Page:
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Open AccessArticle
Evaluation of Automatic Facial Wrinkle Detection Algorithms
J. Imaging 2020, 6(4), 17; https://doi.org/10.3390/jimaging6040017 - 01 Apr 2020
Viewed by 625
Abstract
Facial wrinkles (considered to be natural features) appear as people get older. Wrinkle detection is an important aspect of applications that depend on facial skin changes, such as face age estimation and soft biometrics. While existing wrinkle detection algorithms focus on forehead horizontal [...] Read more.
Facial wrinkles (considered to be natural features) appear as people get older. Wrinkle detection is an important aspect of applications that depend on facial skin changes, such as face age estimation and soft biometrics. While existing wrinkle detection algorithms focus on forehead horizontal lines, it is necessary to develop new methods to detect all wrinkles (vertical and horizontal) on whole face. Therefore, we evaluated the performance of wrinkle detection algorithms on the whole face and proposed an enhancement technique to improve the performance. More specifically, we used 45 images of the Face Recognition Technology dataset (FERET) and 25 images of the Sudanese dataset. For ground truth annotations, the selected images were manually annotated by the researcher. The experiments showed that the method with enhancement performed better at detecting facial wrinkles when compared to the state-of-the-art methods. When evaluated on FERET, the average Jaccard similarity indices were 56.17%, 31.69% and 15.87% for the enhancement method, Hybrid Hessian Filter and Gabor Filter, respectively. Full article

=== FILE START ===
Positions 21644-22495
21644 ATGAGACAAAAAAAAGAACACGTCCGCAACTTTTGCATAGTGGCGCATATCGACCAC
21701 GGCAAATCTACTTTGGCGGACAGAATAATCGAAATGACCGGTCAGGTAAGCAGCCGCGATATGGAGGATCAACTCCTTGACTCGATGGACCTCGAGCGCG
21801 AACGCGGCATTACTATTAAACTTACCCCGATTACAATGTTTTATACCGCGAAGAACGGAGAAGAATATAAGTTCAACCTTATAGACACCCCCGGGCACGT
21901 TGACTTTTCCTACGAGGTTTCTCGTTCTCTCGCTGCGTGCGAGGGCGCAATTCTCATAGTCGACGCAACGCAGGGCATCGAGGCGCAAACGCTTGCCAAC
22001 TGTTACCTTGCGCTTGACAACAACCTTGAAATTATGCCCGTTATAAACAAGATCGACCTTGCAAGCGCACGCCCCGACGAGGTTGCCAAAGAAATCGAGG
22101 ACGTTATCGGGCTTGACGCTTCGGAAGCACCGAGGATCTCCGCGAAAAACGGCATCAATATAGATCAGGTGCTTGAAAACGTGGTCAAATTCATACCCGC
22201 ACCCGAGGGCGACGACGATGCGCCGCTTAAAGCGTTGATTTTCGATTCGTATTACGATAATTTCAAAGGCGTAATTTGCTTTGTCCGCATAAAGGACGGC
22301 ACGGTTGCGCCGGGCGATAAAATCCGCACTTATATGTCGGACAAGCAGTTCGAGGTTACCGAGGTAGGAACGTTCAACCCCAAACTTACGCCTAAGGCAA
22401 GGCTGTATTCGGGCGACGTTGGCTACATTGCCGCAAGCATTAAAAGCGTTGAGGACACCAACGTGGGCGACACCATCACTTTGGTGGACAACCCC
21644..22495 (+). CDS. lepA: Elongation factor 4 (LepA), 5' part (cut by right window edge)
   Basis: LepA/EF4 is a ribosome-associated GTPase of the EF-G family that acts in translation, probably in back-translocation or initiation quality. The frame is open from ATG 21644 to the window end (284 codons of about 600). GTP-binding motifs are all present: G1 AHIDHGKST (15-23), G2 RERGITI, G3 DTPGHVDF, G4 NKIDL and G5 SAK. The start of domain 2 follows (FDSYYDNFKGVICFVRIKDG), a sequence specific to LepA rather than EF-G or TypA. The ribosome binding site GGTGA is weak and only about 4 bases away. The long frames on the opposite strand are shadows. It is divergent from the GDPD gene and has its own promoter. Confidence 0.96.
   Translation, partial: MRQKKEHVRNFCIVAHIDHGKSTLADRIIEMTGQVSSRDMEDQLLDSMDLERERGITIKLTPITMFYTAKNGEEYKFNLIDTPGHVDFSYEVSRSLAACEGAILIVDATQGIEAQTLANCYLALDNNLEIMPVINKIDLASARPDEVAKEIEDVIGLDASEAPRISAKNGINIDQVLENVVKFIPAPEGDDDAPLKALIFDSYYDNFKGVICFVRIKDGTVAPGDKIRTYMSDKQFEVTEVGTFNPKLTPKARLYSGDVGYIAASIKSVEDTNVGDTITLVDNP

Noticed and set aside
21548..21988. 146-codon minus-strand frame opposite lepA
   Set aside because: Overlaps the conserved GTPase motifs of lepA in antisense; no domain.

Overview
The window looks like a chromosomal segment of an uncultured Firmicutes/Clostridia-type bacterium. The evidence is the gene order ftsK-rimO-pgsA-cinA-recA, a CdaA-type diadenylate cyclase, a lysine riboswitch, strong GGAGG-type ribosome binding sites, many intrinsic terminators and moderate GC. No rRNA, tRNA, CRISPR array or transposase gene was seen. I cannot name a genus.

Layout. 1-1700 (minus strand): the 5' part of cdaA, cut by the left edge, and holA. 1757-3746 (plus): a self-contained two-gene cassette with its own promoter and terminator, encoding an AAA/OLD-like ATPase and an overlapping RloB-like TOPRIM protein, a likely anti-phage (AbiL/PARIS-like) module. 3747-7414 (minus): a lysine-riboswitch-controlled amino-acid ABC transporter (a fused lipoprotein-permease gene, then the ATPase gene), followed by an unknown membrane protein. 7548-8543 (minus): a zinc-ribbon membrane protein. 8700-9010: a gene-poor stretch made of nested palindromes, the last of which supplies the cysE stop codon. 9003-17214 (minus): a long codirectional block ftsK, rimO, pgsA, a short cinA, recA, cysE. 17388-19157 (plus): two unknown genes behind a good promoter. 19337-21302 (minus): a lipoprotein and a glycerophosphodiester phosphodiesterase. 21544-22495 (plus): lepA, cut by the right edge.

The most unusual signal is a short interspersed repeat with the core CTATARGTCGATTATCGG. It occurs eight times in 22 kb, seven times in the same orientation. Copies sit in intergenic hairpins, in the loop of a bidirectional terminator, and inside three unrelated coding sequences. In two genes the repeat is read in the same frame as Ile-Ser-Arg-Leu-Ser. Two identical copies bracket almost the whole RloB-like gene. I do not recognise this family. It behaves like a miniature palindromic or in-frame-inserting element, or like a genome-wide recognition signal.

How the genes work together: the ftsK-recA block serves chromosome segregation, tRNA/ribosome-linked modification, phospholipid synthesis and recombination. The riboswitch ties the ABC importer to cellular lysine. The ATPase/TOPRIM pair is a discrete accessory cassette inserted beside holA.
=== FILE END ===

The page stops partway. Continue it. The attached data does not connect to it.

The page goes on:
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Open AccessArticle
Color Image Complexity versus Over-Segmentation: A Preliminary Study on the Correlation between Complexity Measures and Number of Segments
J. Imaging 2020, 6(4), 16; https://doi.org/10.3390/jimaging6040016 - 30 Mar 2020
Viewed by 743
Abstract
It is said that image segmentation is a very difficult or complex task. First of all, we emphasize the subtle difference between the notions of difficulty and complexity. Then, in this article, we focus on the question of how two widely used color [...] Read more.